- Jeffri Chadiha, NFL
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Now that the focus of the Aaron Hernandez case is shifting toward courtroom battles, it's time to direct our attention to an obvious byproduct of this story: the need to stop celebrating "The Patriot Way."
It was an overblown myth when it first became popular a decade ago, and it's been too revered in recent years. "The Patriot Way" has always been about two things – the genius of New England coach Bill Belichick and the brilliance of quarterback Tom Brady. Everything else was just timely marketing.
That should be the overall takeaway now that we know "The Patriot Way" put Hernandez on the New England roster in the first place. Regardless of whether he's found guilty of first-degree murder in the killing of Odin Lloyd, he's already been painted as a garden-variety punk who had enough red flags to keep more sensible teams from selecting him. Belichick's willingness to gamble on Hernandez in the fourth round of the 2010 draft speaks volumes about how much he had bought into the hype of his locker room culture. The coach apparently figured he could control a player who had disaster written all over him.
Like many coaches who have had too much success, Belichick's hubris made him think the environment that had spawned so many winning seasons would make the team immune to the effects of off-the-field issues.
The truth is that "The Patriot Way" was never capable of producing such results. The entire concept started when New England was flush with talented, versatile veterans who meshed perfectly during an extraordinary stretch of dominance. It helped the Patriots win three Super Bowls in four seasons -- while Brady emerged as a surefire Hall of Famer -- and it made them the first undisputed dynasty of the 21st century. That high level of success gave them the right to tout their success any way they saw fit, and, somehow, "The Patriot Way" emerged as the latest blueprint for winning.
That philosophy supposedly explained how the Patriots survived when stars such as Lawyer Milloy, Willie McGinest and Tedy Bruschi vanished from the roster. It was apparently just as useful when younger faces such as Deion Branch and Asante Samuel went elsewhere. Since their memorable 2001 season, it basically hadn't mattered who was wearing the uniform. As long as players made their home in New England, they were bound to be blessed by their exposure to a higher class of football.
"The Patriot Way" gained more credibility when Belichick added troubled running back Corey Dillon to his championship team in 2004. It was even more revered in 2007, when it supposedly helped turn around the career of enigmatic wide receiver Randy Moss. When those players left town grumbling, few people noticed that Belichick actually hadn't changed their high-maintenance personalities. The really impressive trick he pulled was capitalizing on their skills at exactly the right time, just before they became legitimate distractions and corrupted his team's sterling reputation.
Over time, "The Patriot Way" became an easy way for New England fans to dismiss such controversies as "Spygate" at the start of the 2007 season. It obscured the fact that the Patriots have owned a feeble division, the AFC East, for the past eight years. (The Jets, Bills and Dolphins have combined to win 42.4 percent of their games in that span.) It has even become borderline offensive to the teams that actually have been winning championships lately. We too often forget that New England hasn't won a Super Bowl since the 2004 season and that both Pittsburgh and the New York Giants have claimed two Lombardi trophies in that time.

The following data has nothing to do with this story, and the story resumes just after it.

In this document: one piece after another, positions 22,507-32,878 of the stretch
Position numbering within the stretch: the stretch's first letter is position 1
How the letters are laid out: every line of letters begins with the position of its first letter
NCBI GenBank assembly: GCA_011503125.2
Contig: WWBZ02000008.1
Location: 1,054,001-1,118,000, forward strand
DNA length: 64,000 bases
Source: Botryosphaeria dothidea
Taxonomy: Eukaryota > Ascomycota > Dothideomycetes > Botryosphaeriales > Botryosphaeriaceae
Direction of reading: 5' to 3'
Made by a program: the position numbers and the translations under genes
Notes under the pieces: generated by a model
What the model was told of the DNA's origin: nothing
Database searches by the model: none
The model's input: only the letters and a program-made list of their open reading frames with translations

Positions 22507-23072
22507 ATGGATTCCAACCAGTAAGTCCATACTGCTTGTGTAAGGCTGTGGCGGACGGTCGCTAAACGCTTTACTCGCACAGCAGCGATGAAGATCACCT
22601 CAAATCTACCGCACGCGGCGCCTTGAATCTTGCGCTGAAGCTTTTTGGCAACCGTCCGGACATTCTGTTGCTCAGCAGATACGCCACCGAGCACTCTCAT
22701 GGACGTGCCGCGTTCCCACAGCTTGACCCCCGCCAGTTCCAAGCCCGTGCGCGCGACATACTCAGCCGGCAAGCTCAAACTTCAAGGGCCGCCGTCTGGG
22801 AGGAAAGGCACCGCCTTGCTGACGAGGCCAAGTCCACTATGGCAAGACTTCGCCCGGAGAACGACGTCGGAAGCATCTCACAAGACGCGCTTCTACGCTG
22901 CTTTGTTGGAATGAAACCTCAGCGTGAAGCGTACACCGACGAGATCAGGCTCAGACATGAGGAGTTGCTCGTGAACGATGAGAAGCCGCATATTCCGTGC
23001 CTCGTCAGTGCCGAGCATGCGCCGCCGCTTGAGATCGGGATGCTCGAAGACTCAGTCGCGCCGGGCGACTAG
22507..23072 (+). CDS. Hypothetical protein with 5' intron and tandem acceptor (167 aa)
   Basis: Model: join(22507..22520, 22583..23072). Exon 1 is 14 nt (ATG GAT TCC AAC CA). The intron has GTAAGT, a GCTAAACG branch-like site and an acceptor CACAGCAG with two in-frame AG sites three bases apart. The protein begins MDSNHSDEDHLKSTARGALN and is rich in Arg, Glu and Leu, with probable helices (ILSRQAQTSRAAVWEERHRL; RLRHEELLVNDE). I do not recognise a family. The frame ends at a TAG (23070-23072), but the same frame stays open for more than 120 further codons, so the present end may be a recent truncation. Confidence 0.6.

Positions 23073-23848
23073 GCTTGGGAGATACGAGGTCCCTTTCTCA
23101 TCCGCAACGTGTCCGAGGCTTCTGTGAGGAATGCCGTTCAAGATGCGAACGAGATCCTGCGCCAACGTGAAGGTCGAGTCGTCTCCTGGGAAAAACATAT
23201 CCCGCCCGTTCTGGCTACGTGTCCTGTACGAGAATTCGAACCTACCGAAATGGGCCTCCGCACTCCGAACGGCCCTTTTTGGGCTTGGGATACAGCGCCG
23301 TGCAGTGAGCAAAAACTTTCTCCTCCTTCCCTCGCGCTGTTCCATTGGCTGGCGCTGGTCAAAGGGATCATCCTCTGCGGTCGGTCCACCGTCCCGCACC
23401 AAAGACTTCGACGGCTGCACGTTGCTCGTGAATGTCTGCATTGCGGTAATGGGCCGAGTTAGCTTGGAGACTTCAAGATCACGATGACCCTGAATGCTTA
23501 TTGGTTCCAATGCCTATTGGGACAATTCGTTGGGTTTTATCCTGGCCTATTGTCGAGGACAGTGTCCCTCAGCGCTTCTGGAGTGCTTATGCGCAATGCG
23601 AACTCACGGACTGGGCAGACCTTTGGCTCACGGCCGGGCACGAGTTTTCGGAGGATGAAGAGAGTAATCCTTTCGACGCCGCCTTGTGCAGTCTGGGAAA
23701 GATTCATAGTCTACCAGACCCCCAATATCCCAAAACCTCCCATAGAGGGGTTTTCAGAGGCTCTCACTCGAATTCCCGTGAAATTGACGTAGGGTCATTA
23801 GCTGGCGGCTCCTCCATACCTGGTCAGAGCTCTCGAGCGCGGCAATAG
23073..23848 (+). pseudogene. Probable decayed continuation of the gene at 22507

The problem with "The Patriot Way" is that New England's own decision-makers clearly forgot their team's limitations. Although they struck gold with Dillon and Moss for a few years, they found no such luck with defensive tackle Albert Haynesworth or wide receiver Chad Johnson in 2011. Both players arrived with noteworthy baggage. Haynesworth had been a free-agent bust in Washington, and Johnson had worn out his welcome in Cincinnati. Neither produced anything worth remembering. Haynesworth lasted all of four months with the team. Johnson was released after one season.
Those gambles didn't seem like such a big deal because the Patriots were winning and neither Haynesworth nor Johnson was crossing paths with the police. But now New England has to deal with the predictable scrutiny that followed the revelations about Hernandez. The Patriots also have one cornerback (Alfonzo Dennard) who might be facing a probation violation for a recent arrest on suspicion of DUI and another (Aqib Talib) who has a history of legal troubles. Presumably, all these men landed in Foxborough to learn what it's like to work with real professionals.
What they've actually become is ample evidence of how desperate Belichick is to win a fourth Super Bowl. He made the same mistake most powerful men make eventually -- he started believing in his own hype. There's a decent list of NFL power brokers who've been willing to gamble on high-risk talent over the years.
Their mistake was in reinforcing the notion that their locker rooms had magic chemistry that makes grown men toil harder, sacrifice more and produce greater results. It doesn't work that way in the NFL; never has, never will. The New England Patriots have won a lot of games in the past 12 years because they've been blessed in two of football's most critical areas: coaching and QB play. As they distance themselves from Hernandez, they'd be wise to remember the embarrassment they created by ignoring that simple fact.
Bill Belichick put too much stock in the the myth of the "Patriot Way," writes Jeffri Chadiha.